Digital Archive Directions (DADs) Workshop

(A part of the ISO Archiving Workshop Series)


Position Paper

Digital Archive Directions (DADs) Workshop

DATE: June 22-26, 1998

HOST: The National Archives and Records Administration
Archives II
8601 Adelphi Road
College Park, MD 20740-6001



1. Identification of Proposed Topic [Required]

We have a new project in the UK funded by the Joint Informations Systems Committee of the Higher Education Funding Council. The project is funded for 3 years for a total of $500,000 approx, with a further $150,000 input from the participating institutions.

1.1 Title

CEDARS: A multi-site UK project to create exemplars in Digital Archiving

1.2 Contributor(s)

The Consortium of University Research Libraries

10 Portugal Street,
London WC2A 2HD, UK
Tel: +44-171-955 6314
The project manager is:
Kelly Russell <>
Edward Boyle Library
Leeds University
phone: +44-113-233-6386

The project director is:
Clare Jenkins<>
London School of Economics
Houghton Street, London WC2A 2AE, UK
The author of this paper and POINT OF CONTACT is:

David Holdsworth<>
Computing Service
Leeds University
phone: +44-113-233-5402

1.3 Description of Proposed Project

The projectís start date was 1st April 1998. The three lead sites have each got digial archive systems installed and running. The project is very much a collaboration between the user community (i.e. the world of libraries) and the providers (i.e. the computer centres).

The project aims to generate demonstrator projects at each of the three sites dealing with different aspects of digital preservation. However, the expectation is that this will have an element of integration so that the abstract view is of a single archive in which information happens to be stored in different locations. This will include scope for duplication of material at more than one site.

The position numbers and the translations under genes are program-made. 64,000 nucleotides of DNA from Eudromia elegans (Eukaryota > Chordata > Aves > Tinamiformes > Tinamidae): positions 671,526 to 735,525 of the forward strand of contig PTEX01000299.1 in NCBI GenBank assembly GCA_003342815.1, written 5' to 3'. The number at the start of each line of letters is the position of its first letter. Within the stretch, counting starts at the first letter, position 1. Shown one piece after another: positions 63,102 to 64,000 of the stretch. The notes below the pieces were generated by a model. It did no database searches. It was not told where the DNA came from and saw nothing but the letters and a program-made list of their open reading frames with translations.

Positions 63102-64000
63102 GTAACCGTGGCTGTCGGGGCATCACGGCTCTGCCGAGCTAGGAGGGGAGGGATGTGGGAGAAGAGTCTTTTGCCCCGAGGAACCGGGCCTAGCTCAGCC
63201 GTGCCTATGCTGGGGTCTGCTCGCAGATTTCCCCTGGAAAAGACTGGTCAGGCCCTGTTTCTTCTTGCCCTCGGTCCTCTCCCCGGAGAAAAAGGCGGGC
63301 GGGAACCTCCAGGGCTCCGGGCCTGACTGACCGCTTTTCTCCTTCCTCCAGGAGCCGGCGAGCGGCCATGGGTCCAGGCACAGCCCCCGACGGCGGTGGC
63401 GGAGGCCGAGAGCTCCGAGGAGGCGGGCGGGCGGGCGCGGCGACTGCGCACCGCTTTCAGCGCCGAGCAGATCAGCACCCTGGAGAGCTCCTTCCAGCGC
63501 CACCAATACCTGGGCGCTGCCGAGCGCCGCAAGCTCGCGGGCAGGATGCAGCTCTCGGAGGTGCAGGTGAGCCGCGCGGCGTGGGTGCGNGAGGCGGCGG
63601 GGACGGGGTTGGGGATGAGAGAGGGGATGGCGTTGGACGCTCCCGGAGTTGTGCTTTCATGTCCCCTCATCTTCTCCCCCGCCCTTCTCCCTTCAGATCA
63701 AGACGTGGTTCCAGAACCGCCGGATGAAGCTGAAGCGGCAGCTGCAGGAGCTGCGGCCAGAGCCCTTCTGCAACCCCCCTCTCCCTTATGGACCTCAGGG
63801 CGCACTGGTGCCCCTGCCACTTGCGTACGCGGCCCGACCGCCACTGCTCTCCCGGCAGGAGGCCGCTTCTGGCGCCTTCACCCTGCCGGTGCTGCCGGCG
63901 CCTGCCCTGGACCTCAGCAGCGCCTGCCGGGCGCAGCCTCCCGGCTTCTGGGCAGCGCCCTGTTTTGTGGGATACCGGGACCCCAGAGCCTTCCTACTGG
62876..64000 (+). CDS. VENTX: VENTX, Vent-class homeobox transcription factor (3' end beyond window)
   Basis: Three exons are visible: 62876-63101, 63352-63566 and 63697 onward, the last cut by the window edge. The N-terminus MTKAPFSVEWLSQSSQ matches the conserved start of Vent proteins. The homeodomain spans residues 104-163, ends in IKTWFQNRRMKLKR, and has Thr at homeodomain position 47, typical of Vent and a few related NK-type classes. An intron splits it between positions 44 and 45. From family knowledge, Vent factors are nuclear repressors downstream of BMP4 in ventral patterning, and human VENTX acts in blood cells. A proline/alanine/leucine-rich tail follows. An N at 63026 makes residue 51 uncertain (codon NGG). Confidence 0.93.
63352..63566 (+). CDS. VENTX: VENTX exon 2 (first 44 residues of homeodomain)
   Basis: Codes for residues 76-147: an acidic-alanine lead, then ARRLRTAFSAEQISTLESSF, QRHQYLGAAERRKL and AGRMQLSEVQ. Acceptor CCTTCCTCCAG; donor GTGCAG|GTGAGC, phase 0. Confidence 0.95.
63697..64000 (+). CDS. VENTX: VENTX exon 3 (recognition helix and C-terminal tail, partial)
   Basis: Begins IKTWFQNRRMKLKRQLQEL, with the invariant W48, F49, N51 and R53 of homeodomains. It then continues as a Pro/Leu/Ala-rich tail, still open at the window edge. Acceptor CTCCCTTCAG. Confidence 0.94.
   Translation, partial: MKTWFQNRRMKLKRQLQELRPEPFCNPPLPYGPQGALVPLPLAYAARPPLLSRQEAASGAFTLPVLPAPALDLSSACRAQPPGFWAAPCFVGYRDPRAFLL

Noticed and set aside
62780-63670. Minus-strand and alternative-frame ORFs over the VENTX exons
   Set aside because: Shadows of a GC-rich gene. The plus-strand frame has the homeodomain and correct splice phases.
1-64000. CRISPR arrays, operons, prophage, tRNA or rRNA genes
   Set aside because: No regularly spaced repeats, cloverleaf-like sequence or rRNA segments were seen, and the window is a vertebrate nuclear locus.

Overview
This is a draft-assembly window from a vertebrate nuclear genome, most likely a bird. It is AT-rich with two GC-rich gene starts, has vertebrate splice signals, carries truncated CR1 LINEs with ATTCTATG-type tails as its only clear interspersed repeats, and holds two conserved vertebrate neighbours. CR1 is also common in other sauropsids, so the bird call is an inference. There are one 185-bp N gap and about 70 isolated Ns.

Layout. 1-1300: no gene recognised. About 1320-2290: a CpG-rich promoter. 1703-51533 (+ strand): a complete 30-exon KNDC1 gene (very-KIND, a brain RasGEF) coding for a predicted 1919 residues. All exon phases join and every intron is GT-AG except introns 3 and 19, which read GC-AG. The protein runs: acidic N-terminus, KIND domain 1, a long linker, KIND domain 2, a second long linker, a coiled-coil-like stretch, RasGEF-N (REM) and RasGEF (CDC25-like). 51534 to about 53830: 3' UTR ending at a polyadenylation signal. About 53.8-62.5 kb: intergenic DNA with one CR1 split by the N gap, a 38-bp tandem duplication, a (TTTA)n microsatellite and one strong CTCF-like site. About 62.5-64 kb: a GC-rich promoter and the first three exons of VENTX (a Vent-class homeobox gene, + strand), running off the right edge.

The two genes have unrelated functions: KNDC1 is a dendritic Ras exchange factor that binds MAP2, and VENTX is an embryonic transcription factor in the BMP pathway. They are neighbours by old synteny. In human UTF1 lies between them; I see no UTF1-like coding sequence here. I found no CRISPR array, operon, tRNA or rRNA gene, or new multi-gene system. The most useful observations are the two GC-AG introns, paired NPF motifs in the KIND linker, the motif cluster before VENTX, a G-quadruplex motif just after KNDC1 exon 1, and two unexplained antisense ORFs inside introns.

At this stage we are very much a melting pot of ideas. An early part of the work will involve generation of an abstract model. It is here that we desire maximum alignment with emerging standards (see 1.6 below). In broad terms the work divides:

  • collections management focussed on Cambridge,
  • meta-data focussed on Oxford, and
  • storage issues focussed at Leeds.
  • We would expect to have an initial version of our model to present at the workshop, and also to be able to describe the overview of the project

    The providers.

    The universities of Cambridge, Leeds and Oxford run different HSMs, see section 2.2 below.

    The User Community

    The Consortium of University Research Libraries (CURL) includes all the major research libraries in UK academia. In addition to the projectís lead sites it includes the British Library and the Arts and Humanities Data Service ( All CURL libraries are members of RLG.

    1.4 Justification

    The project arises out of a recognition by the UKís academic funding bodies and legal-deposit libraries that the indefinte storage of digital material is very haphazard in the UK, and falls far short of the standards for conventional material that has been standard practice for decades. The desire for indefinitely long time secure storage poses problems of shifting formats and shifting storage media technology.

    1.5 Definitions of Concepts and Special Terms

    Legal Deposit Libraries in the UK have a requirement to store all printed material published in the United Kingdom, and the publishers have a legal obligation to provide the libraries with copies. There are 3 such libraries - the British Library and the libraries of the universities of Oxford and Cambridge.

    The Joint Informations Systems Committee is a part of the UKís university funding mechanism which has a special responsibility for the IT infrastructure of UK academia.